After reading about girls in South Africa who can’t go to school when they’re on their periods, Swedish writer Anna Dahlqvist decided to delve into social and cultural reasons around the world that have lead to menstruation being seen as a source of shame. Rhodé Marshall asked her about her book, education and teaching boys about periods.
About two billion people experience menstruation, yet it’s still seen as something to be ashamed of, not to be discussed in public and, from a young age, children are taught that tampons and sanitary pads should be hidden. As a result, people who have their periods often miss school, can’t go to work and can’t access health care for period-related complications such as heavy bleeding, endometriosis and severe pain.
In her book, It’s Only Blood, author Anna Dahlqvist delves into the shocking but moving stories of why and how people around the world – from Sweden to Bangladesh, from the US to Uganda – are fighting back against the shame associated with having a period.
#Trending spoke to her to find out more about her book and what she learnt while doing research in various parts of the world.
Q: Why did you write this book?
It started when I read an article about a group of girls in South Africa who couldn’t go to school during their periods. They couldn’t handle the bleeding because of a lack of resources, such as pads, toilets and running water. It made me furious that our periods, the very prerequisite for becoming pregnant and giving birth, are held against us to the level where we can’t exercise our right to education. It became clear that menstruators all over the world, including myself, are governed by a notion of shame and silence.
Q: What did you find as the core reason people around the world are being shamed for having their period?
I interviewed menstruators, activists and researchers in Uganda, Kenya, India, Bangladesh, Sweden and the US, and almost everyone said that the reason was because it’s a female experience. Someone said, “It is the shame of being a woman,” and I believe that is the main reason. The shame is a patriarchal instrument of power in a world where sexism is still very prevalent.
I also think it’s because it’s linked to sexuality – sexual maturity, coming from the vagina – even though there’s nothing sexual about it.
Another reason could be that it’s a bodily fluid we cannot control, it’s impossible to hold back, and we live in a world where we are expected to be in total control of our bodies, thus the blood becomes a threat to that order.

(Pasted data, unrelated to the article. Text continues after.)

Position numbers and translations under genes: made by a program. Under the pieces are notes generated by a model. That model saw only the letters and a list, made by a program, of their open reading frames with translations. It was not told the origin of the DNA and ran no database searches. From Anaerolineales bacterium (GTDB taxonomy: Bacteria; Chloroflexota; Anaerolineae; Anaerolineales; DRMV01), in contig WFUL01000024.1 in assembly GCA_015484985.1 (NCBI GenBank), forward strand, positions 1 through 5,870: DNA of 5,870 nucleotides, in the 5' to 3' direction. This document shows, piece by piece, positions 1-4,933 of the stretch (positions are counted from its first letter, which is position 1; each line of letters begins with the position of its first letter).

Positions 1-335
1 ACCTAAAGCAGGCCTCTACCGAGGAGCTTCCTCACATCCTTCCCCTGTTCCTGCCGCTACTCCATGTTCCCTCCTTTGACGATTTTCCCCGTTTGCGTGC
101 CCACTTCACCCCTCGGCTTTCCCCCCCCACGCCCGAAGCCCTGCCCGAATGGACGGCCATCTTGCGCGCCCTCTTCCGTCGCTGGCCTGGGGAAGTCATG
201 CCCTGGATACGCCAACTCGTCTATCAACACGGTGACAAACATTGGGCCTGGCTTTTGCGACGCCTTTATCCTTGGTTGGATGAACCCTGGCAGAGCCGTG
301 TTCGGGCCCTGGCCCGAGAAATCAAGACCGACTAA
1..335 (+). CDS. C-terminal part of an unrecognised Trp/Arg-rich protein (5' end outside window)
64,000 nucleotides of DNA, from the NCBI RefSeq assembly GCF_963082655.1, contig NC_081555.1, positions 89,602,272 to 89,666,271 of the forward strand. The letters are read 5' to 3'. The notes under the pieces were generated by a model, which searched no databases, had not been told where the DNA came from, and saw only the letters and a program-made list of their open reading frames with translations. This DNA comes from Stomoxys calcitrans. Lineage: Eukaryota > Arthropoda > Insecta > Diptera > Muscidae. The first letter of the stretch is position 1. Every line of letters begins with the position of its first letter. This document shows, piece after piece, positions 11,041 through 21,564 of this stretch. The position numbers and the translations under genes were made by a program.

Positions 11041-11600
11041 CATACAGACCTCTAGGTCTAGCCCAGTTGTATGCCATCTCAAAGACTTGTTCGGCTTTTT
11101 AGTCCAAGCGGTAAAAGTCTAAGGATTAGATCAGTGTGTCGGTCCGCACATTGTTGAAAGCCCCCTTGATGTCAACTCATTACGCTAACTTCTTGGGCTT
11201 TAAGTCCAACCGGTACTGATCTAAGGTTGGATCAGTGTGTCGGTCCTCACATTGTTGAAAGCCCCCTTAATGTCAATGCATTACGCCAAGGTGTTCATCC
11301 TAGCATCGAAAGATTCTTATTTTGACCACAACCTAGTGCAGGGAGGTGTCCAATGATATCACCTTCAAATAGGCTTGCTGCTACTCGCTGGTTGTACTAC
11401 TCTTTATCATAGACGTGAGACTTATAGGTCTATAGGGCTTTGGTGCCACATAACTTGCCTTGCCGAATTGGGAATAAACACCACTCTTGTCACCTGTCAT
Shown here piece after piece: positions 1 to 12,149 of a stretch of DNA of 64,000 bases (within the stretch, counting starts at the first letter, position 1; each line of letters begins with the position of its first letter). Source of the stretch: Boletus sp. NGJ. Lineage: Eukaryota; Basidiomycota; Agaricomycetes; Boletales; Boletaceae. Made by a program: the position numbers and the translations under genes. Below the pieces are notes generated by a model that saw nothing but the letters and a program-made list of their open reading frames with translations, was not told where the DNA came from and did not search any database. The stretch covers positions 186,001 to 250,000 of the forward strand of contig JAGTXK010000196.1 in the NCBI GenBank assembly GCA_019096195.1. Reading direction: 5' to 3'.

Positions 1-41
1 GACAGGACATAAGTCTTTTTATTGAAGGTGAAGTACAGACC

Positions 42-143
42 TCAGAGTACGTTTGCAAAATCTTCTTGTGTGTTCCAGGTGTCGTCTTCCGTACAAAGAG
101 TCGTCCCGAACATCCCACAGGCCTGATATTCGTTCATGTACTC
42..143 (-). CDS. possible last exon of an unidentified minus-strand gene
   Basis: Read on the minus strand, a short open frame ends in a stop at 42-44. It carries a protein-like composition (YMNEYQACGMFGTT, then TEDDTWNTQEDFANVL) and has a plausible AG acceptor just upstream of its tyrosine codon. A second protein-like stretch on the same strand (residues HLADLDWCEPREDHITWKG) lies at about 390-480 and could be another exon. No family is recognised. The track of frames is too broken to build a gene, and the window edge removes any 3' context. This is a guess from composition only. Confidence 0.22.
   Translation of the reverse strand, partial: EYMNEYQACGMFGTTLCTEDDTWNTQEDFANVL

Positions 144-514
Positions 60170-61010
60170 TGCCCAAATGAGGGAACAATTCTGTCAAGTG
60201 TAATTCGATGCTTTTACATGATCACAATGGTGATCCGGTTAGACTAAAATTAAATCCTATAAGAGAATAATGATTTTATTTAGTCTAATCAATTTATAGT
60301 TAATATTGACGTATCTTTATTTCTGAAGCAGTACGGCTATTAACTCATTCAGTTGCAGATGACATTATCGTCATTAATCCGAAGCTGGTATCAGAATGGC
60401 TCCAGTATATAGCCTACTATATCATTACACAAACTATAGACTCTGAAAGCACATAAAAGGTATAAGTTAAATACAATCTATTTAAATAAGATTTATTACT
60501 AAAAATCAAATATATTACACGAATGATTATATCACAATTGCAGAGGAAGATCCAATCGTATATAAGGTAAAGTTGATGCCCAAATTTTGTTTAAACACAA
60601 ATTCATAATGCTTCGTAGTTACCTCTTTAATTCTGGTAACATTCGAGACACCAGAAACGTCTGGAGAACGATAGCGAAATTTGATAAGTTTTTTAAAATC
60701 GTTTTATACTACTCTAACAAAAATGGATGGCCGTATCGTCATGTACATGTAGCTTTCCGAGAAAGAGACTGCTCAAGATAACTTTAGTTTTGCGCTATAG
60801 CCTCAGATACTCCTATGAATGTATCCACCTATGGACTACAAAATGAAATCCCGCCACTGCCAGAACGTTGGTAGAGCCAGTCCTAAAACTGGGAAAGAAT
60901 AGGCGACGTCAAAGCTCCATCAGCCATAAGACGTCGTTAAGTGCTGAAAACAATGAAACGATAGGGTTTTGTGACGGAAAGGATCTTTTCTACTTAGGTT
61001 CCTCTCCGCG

Q: What are some of the solutions you think are needed to improve education so that we can start by not being afraid to acknowledge and talk about periods?
We could all start by practicing using the word as the most natural thing in the world. For example, readily saying, “I’m on my period” or “I really hate how periods become a tool for oppression – could we talk about that?” And when I say “we”, I mean we as individuals as well as on a structural level, such as in the media, schools, workplaces and in the parliament. We should talk about menstruation when we discuss human rights, water and sanitation, access to health, gender issues. Acknowledge that it exists! Schools have a crucial position to start talking about this before girls have their first periods and are left alone with their fear, and it’s necessary to include boys all the way. But we can’t only focus on schools – the lack of knowledge about periods and the silence can be found everywhere.
Q: What were your findings for African countries?
My findings are that the shame and silence surrounding menstruation exist everywhere.
It differs between countries, groups and individuals, though.
When it’s combined with poverty, which is the case for many menstruators in Africa, the consequences can be catastrophic.
One difference I noticed regarding menstrual activism in Asian and African countries is that there’s a lot bolder activism in countries like Pakistan and India compared with Kenya and Uganda, for example.
Q: While the majority of lawmakers are still men, it’s difficult to get to a place where access to resources and support is seen as a human right. Is anyone making strides in providing people who menstruate with the dignity they deserve in countries where poverty makes it even more difficult?
There has been a substantial change in this area over the past ten years. On an international level, activists, NGOs and researchers have been able to slowly move it out of the closet, pointing out that it’s an issue concerning human rights and equality.
We do have a long way to go but there is work being done in most countries.
Q: Menstrual movements have grown over the years, but where do you think they can improve to drive the urgency of smashing taboos and helping menstruators receive the resources and support they need?
The menstrual movement needs to focus on education at all levels, instead of mostly focusing on the product.
There can be all kinds of practical solutions just as long as we have knowledge and are able to make choices.
We should not get stuck favouring disposable pads for the entire world, since it is not a sustainable way forward. The menstrual movement needs to be based on facts, needs to be bold and needs to become diverse.
Q: What advice do you have for parents teaching their children, especially boys, about menstruation?
Teach them how it works. I believe they need to know as much as menstruators themselves know about it. They will most likely have close relationships with menstruators, be it their coming daughters, partners, colleagues or friends. And they have a responsibility, as members of society, to take part in smashing myths and menstrual rules that are oppressive.
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